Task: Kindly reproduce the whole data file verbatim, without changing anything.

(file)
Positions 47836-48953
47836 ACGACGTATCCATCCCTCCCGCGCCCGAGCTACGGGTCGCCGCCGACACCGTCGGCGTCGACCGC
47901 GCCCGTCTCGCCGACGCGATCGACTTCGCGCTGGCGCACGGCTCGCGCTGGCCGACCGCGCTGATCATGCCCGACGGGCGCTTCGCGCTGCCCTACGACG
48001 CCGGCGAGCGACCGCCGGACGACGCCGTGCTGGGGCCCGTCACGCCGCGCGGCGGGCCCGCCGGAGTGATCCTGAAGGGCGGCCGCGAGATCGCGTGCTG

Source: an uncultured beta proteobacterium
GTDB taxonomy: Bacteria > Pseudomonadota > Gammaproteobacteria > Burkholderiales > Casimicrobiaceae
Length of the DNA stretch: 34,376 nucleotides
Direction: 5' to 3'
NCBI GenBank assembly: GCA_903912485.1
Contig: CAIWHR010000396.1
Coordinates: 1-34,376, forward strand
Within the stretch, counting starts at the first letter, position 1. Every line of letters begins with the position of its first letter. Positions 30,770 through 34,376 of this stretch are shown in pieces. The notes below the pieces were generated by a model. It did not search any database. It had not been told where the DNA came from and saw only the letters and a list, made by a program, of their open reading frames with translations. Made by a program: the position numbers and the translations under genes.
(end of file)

Positions 47836-48953
47836 ACGACGTATCCATCCCTCCCGCGCCCGAGCTACGGGTCGCCGCCGACACCGTCGGCGTCGACCGC
47901 GCCCGTCTCGCCGACGCGATCGACTTCGCGCTGGCGCACGGCTCGCGCTGGCCGACCGCGCTGATCATGCCCGACGGGCGCTTCGCGCTGCCCTACGACG
48001 CCGGCGAGCGACCGCCGGACGACGCCGTGCTGGGGCCCGTCACGCCGCGCGGCGGGCCCGCCGGAGTGATCCTGAAGGGCGGCCGCGAGATCGCGTGCTG

Source: an uncultured beta proteobacterium
GTDB taxonomy: Bacteria > Pseudomonadota > Gammaproteobacteria > Burkholderiales > Casimicrobiaceae
Length of the DNA stretch: 34,376 nucleotides
Direction: 5' to 3'
NCBI GenBank assembly: GCA_903912485.1
Contig: CAIWHR010000396.1
Coordinates: 1-34,376, forward strand
Within the stretch, counting starts at the first letter, position 1. Every line of letters begins with the position of its first letter. Positions 30,770 through 34,376 of this stretch are shown in pieces. The notes below the pieces were generated by a model. It did not search any database. It had not been told where the DNA came from and saw only the letters and a list, made by a program, of their open reading frames with translations. Made by a program: the position numbers and the translations under genes.